5 438 GENETICS: C. R. BURNHAM are numbered 1,2,3,4 starting at one end of the chain, 2-by-2 distribution might be (adjacent), (alternate) or (adjacent). None of the latter type of adjacent distribution was observed. Of 379 metaphase I figures in which the type could be determined, 180 were alternate, 199 were adjacent. The alternate distribution gives rise to two nuclei, each possessing the full chromatin complement and should be fully fertile. The adjacent distribution gives rise to two nuclei, both of which are deficient, one for a long segment of the P-br chromosome, and the other for one or two chromomeres of the satellite. Since the alternate and adjacent distributions occur with about equal frequency, the sterility should be about 50 per cent if both types of deficiencies result in abortive spores. The type which is deficient for a part of the satellite might not abort, since it involves such a minute part of the monoploid complement. In that case, only 25 per cent sterility would be expected. Since this deficient type also carries a duplication for a large section of the longer arm of the P-br chromosome, it would be expected to function rarely, if at all, through the pollen (see page 1). Therefore in determining if this type of gamete functions, progeny of crosses with normal plants using the low sterile as the female parent were studied. From the observations on anaphase I distributions given above, the plants should be of three types: One showing 10 bivalents at diakinesis and giving normal pollen, one showing a chain similar to that of the female parent and giving about 25 per cent sterility, and one which is monosomic for the terminal one or two chromomeres of tlw' satellite and trisomic for a long segment of the longer arm of the P-br chromosome. These three types should occur with equal frequency. The observed results were 9:19:1, respectively. The one plant which resulted from the functioning of a gamete with the small deficiency was readily distinguishable at diakinesis. Contrasted with the ordinary low sterile type in which chains are always formed, this plant forms chains and "pairs." "Pairs" were formed somewhat more frequently than chains, actual counts giving 213 "pairs" : 151 chains. The satellite "pair" is unequal, one member being much longer than the other due to the addition of the long piece of the P-br chromosome in place of the small terminal portion of the satellite. The other nine pairs are normal. The pollen on this one plant having the small deficiency showed about 2 to 3 per cent sterility, the amount usually found in normal plants. It also appears to have a normal set of seed. This clearly demonstrates that the 25% sterility in the type which always forms chains is a result of non-abortion of the microspores deficient for the small piece of the satellite. It also shows that this -type of gamete may survive and function in the ovules. The reason for the deviation from the expected 1:1:1 ratio is not clear. A possible explanation may be differential viability. Germination in this culture was only 66 per cent. Since this new type is trisomic for a part

6 VOL. 18S, 1932 GENETICS: C. R. BURNHAM 439 of the P-br chromosome, it may be weaker than its sibs and be eliminated in a culture showing poor germination. The test is being repeated. In the progeny from selfing a low sterile plant, the type homozygous for the interchange has been isolated. At diakinesis in this type there are ten pairs. The interchange chromosome attached to the nucleolus now has a long arm on either side of its point of attachment. The resulting chromosome is much longer than any of the other chromosomes. In prophases, the other interchange chromosome clearly shows that it is homozygous for the distinctive terminal knob of the satellite on the end of what is now the short arm. Data on the inheritance of low sterility are too meager to draw any definite conclusion. The crosses with standard normal lines using the original low sterile plant as the pollen parent gave only a small proportion of plants showing low sterility. One plant from the second generation gave similar results in the cross of normal X low sterile, the total being 260 normal: 40 low sterile. In the third generation, several plants gave very close to a 1:1 ratio. In cultures studied cytologically, one gave 12 plants with 10 bivalents and 21 plants showing a chain of 4; another gave 10: 6. In all cases, only the plants having chains showed sterility in the pollen. The original pollen classification was rechecked independently. No errors were found. A tentative explanation of the deviations from the theoretical 1: 1 ratio is that a factor similar to that causing low sugary ratios (Emerson, 1925, Mangelsdlrrf and Jones, 1926) may have been present at some distance from tht bieak mn either of the two chromosomes. Crossovers would make it possible to isolate lines giving 1: 1 ratios as well as those giving a high proportion of low steriles. The fact that the gamete carrying the small deficiency may function furnishes a means of testing genes for their presence in this portion of the chromosome. The one plant which arose from a gamete of this type was from the cross of low sterile X albescent. According to cytological and genetical evidence reported by McClintock (1932), the order must be satellite-albescent- Y-PI, Y and PI being definitely located on the long arm. The plant obtained was not albescent, indicating that this factor is not located in the terminal chromomere of the satellite. If this same deficient gamete which also carries a duplication for a part of the P-br chromosome does function in its theoretical frequency where germination is good, selfs of low sterile plants heterozygous for factors in the P-br chromosome should give trisomic ratios for those factors which lie in the arm involved in the interchange and disomic ratios for the remainder. The writer's cytological observations on semisterile -3 in which the interchange also involves the longer arm of P-br; together with the genetic linkage observed there with brachytic indicate that the low sterile reported here will also show close linkage with brachytic. The tests are in progress.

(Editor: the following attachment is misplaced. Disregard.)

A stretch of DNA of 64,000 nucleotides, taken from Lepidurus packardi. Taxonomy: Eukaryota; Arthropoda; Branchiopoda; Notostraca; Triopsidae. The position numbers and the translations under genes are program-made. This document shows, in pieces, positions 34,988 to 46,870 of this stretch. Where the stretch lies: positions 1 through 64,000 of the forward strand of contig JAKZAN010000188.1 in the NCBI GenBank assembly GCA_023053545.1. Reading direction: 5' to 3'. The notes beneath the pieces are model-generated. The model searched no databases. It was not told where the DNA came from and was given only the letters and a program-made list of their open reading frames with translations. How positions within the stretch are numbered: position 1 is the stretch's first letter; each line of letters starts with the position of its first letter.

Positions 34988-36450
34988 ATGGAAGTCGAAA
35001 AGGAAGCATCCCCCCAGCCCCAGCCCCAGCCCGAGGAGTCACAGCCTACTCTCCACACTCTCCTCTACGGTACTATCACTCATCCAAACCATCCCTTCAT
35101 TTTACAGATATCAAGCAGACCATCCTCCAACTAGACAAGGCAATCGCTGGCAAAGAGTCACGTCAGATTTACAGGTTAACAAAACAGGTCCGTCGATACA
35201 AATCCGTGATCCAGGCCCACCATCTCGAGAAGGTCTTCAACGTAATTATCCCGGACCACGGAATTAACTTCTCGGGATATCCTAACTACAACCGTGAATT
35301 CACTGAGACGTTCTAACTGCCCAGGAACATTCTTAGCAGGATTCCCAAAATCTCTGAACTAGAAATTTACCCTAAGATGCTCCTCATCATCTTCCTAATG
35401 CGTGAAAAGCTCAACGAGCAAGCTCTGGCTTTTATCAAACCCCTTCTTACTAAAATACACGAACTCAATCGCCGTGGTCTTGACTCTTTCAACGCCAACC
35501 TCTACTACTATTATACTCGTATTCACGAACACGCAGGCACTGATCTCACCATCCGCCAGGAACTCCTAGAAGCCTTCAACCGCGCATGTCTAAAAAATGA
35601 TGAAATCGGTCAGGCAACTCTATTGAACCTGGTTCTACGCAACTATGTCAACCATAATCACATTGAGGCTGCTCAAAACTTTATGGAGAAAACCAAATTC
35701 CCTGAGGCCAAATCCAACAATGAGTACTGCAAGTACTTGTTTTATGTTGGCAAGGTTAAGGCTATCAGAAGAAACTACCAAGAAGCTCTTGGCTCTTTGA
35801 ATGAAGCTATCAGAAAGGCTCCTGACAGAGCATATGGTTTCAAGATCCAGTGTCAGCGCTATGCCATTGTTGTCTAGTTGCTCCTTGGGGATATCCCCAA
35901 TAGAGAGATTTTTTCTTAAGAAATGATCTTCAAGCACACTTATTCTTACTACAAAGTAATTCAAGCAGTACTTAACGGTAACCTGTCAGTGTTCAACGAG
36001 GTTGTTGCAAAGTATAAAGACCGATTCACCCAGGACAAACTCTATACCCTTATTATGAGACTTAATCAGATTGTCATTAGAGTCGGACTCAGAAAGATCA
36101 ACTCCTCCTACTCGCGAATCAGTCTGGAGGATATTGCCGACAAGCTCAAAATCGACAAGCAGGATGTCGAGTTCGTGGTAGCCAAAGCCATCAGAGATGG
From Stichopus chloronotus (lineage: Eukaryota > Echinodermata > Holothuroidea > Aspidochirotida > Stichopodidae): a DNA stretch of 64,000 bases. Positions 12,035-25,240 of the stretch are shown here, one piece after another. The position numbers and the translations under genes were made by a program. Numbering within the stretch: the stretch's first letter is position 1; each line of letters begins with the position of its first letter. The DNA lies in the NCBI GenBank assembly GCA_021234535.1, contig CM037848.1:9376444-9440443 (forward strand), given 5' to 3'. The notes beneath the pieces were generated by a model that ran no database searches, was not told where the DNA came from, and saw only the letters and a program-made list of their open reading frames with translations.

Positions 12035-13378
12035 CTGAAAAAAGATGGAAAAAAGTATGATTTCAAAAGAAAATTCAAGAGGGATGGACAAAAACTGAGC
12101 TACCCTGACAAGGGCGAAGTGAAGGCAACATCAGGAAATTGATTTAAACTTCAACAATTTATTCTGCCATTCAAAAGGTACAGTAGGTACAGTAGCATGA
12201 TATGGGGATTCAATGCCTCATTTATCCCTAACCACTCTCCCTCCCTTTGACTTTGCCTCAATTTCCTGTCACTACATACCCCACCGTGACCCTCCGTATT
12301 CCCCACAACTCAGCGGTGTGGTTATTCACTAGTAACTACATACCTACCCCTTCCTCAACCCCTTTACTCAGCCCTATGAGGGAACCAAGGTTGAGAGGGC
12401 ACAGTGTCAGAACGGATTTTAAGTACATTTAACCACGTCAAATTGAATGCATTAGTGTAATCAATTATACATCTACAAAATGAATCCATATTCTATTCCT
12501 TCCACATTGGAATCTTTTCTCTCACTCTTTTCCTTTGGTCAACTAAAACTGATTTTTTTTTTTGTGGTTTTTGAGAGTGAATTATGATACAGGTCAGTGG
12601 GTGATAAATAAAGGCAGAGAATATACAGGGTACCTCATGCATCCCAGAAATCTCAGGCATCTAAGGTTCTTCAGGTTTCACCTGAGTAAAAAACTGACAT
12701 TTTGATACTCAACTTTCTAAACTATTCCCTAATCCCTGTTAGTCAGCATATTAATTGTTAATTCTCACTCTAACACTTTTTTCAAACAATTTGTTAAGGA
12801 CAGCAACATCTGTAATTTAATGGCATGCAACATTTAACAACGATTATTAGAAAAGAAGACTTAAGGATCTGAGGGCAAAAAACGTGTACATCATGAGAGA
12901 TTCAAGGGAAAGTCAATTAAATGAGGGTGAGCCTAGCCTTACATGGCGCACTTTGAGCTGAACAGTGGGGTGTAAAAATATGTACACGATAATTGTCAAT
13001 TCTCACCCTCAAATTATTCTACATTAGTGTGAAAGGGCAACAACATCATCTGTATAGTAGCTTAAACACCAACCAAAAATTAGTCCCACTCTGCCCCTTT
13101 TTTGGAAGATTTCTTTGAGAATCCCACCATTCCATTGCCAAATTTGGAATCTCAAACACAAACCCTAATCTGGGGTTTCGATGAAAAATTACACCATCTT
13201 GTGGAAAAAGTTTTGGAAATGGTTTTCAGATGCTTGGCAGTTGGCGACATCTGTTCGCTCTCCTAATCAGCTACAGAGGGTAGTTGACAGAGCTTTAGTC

7 440 GENETICS: C. R. BURNHAM Discussion.-In the semisteriles where critical cytological evidence has been obtained, there has been an interchange involving relatively large sections of the chromosomes (McClintock, 1930, Brink and Cooper, 1931, Rhoades, 1931). In these cases, a ring of four chromosomes is formed at diakinesis. Disjunction of the four chromosomes at anaphase is such that approximately 50 per cent of the spores are deficient for relatively large sections of the monoploid complement; thus accounting for the sterility in these types. The type heterozygous for the attachment of a fragment of one chromosome to a non-homolog, termed "simple translocation" in Drosophila, would be expected to give a T-shaped configuration at pachytene, a chain in place of a ring at diakinesis (see note at end), and only 25 per cent sterility. Brink and Cooper (1931) in an abstract have described a case assumed to be of this type. The observations presented in this paper demonstrate that a type which is definitely an interchange may exhibit all these features. It is probable that some of the types suspected of being simple translocations in Drosophila would prove to be interchanges if critical cytological evidence could be obtained. In the case reported here where one of the interchanged pieces is short, chain configurations are formed at diakinesis. If both pieces were very short, ten "pairs" might be formed regularly, giving no evidence that an interchange had occurred. Note.-The author has pointed out (Burnham, 1930) that a "simple translocation" might give rise to rings in place of chains as a result of 4- strand crossing-over. This would occur only if the opening out at diakinesis were equational at the spindle fibre region. The case described here in which chains are always formed at diakinesis may be taken as evidence that the opening out is reductional at the spindle fibre region. 1 NATIONAL RESEARCH COUNCIL FELLOW, California Institute of Technology, Pasadena. REFERENCES Brink, R. A., J. Hered., 18, (1927). Brink, R. A., and D. C. Cooper, Genetics, 16, (1931). Brink, R. A., and D. C. Cooper, Abstract in Anatom. Record, 51, (1931). Burnham, C. R., Proc. Nat. Acad. Sci., 16, (1930). Emerson, R. A., Abstract in Anatom. Record, 29, 136 (1925). Mangelsdorf, P. C., and D. F. Jones, Genetics, 11, (1926). McClintock, B., Science, 69, 629 (1929). McClintock, B., Proc. Nat. Acad. Sci., 16, (1930). McClintock, B., Proc. Nat. Acad. Sci., 17, (1931). McClintock, B., and H. E. Hill, Genetics, 16, (1931). McClintock, B. Missouri Agr. Exp. Sta. Res. Bull. 163 (1931). Rhoades, M. M., Proc. Nat. A cad. Sci., 17, (1931).